Achieving that perfect balance between your career and home life has always been a challenge. When employees have more control over their lives, instead of juggling the stresses of work and family, they are able to leave work issues in work, and home problems at home. Emotionally balanced employees also feel more valued and motivated – in turn this can lead to increased overall productivity for the company. Wellbeing is not a perk, it's a strategy too; and potentially a win-win situation.

Companies who build a reputation for themselves by supporting work-life balance, are quickly becoming very appealing to prospective candidates and on a somewhat cynical (but practical) note, it's a great PR strategy too. Not only this, it has been shown that companies who place an emphasis on employee wellbeing achieve a higher employee retention rate and increased employee loyalty. With so many benefits to be gained from encouraging a healthy balance for your team, you’re probably itching to get started – the following article will outline some tips and strategies for those working in HR and for employees themselves, to help create and maintain wellbeing in the work place.

Exercise

One of the best ways to increase the feel-good factor for staff is through exercise!

According to recent health studies, every able-bodied adult should participate in at least 30 minutes of exercise per day. Employees who exercise are also less likely to miss workdays due to being ill. It’s now common for office buildings to have some sort of gym facility on site – encourage your employees to take advantage of this! If you aren’t lucky enough to have a gym on your doorstep, consider offering your staff a discounted membership.  

Exercise has also been proven in dozens of studies to be beneficial for mental health as well as physical health – the two often go hand in hand. This in turn is great for work morale, productivity and general energy levels & enthusiasm of staff.  If you don’t have a gym in or nearby work – consider an outdoor exercise intervention; as research suggests that exercising outdoors has mental health benefits above that normally experienced with exercise indoors.

Movement is so important for the human body (and mind) to function correctly, that it cannot be overstated.  If space allows bring in a Tai Chi or yoga teacher.  Sitting all day is such an issue that Dr. James Levine stated:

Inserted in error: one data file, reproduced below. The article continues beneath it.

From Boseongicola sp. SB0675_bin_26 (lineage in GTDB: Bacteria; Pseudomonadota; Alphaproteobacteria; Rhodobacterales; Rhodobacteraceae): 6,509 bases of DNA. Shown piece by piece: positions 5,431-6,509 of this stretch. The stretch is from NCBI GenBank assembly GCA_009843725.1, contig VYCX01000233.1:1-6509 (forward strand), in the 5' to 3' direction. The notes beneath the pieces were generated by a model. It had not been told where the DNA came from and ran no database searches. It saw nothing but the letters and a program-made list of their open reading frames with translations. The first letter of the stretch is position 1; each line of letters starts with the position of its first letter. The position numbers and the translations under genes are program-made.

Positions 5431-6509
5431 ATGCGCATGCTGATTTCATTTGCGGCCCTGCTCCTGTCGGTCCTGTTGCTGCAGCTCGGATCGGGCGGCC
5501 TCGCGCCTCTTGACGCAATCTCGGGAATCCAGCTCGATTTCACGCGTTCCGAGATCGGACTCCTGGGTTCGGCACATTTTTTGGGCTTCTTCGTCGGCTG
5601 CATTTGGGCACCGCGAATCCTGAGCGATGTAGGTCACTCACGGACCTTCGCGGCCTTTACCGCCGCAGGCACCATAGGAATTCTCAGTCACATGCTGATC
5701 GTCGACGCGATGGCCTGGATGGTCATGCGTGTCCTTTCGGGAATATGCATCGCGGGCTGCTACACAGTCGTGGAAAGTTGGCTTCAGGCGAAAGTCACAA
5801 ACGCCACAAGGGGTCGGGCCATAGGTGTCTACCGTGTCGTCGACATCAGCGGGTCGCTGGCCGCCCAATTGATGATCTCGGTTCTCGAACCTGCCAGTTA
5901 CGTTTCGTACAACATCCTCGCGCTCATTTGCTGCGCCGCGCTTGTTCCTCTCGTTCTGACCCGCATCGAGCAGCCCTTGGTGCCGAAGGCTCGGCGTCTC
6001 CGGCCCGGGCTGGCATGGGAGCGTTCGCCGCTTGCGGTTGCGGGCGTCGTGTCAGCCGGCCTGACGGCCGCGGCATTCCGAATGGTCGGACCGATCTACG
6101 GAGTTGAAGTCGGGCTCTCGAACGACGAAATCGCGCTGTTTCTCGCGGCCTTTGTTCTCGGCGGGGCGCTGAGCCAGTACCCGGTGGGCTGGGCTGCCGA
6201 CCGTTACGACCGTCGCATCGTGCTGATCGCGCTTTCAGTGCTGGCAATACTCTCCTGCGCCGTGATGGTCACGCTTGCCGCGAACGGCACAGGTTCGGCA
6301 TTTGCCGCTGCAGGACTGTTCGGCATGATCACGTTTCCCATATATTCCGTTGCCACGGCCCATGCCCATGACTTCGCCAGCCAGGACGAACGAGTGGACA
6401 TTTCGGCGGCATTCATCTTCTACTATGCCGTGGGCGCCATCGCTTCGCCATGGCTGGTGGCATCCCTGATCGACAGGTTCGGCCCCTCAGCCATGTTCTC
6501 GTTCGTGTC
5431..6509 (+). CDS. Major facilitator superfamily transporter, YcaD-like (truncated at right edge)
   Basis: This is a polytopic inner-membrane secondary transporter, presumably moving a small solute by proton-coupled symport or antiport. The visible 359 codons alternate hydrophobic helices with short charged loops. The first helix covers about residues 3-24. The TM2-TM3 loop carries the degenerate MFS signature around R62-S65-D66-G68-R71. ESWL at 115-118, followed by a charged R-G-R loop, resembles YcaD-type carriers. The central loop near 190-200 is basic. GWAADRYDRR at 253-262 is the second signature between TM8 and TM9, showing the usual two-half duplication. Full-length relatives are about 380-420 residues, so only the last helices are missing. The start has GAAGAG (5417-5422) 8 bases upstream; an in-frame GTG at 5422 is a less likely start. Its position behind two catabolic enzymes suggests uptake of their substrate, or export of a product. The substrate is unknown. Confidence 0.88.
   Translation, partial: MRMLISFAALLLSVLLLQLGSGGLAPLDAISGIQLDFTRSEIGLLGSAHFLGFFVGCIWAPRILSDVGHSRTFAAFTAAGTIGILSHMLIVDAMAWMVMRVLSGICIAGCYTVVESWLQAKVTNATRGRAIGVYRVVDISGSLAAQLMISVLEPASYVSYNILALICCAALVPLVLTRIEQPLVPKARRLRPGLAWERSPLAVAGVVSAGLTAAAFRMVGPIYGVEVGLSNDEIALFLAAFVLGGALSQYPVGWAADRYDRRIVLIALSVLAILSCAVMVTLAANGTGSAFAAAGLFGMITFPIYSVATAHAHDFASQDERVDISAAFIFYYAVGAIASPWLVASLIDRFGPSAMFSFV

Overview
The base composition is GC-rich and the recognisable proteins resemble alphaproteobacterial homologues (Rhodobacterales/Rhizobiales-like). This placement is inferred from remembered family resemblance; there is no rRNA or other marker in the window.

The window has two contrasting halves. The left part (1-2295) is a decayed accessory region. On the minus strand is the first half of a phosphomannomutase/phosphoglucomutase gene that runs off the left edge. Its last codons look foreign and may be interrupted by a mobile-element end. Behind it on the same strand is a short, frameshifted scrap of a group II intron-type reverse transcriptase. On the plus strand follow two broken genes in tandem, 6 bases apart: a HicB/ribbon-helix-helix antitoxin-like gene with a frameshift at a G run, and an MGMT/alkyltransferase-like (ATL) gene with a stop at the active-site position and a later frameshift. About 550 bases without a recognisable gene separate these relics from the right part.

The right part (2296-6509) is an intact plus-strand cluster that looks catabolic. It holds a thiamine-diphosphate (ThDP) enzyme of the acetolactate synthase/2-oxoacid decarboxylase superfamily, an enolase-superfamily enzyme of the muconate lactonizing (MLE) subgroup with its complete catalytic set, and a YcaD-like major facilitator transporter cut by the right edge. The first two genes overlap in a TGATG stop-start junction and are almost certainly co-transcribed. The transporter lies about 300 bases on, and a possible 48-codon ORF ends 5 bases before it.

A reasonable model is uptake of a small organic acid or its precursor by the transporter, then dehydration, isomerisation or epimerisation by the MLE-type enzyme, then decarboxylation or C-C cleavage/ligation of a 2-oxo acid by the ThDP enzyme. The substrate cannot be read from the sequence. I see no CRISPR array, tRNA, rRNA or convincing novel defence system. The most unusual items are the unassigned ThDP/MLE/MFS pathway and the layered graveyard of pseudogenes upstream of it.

"Sitting is more dangerous than smoking, kills more people than HIV and is more treacherous than parachuting. We are sitting ourselves to death"

A lot of people will not have time to exercise when they get home – so the more it can be promoted in work, the better for your staff and your company.
 

Be Parent Friendly

Many of your employees may be parents, and parenting duties have to travel to the workplace occasionally. Try to allow some flexibility for employees to care for their children, such as a flexible start or end time for those who have to do the school run.

You can also consider offering your employees a childcare service discount to help manage the practicalities of caring for children during the workday. If your company offers a high level of flexibility for parents, this is often rewarded by staff loyalty in return.

Making the workplace more parent-friendly can be as simple as offering 30 minutes flexi-time on Fridays, allowing people to beat the traffic and start the weekend earlier.  It’s surprising how many businesses stick to the traditional 9 til 5, even though their business model is in no way relevant to a 5pm finish.

One thing that I recently learned to appreciate is onsite car parking. If an office with nearby parking is available, it is a massive 'plus' for working parents.  A long commute can be stressful for anyone, and after a long drive it can take a significant toll on morale if you have to fight for a space in an inner-city multi storey car park and pay £5 to £10 a day for the privilege – something to consider when looking for a new office building.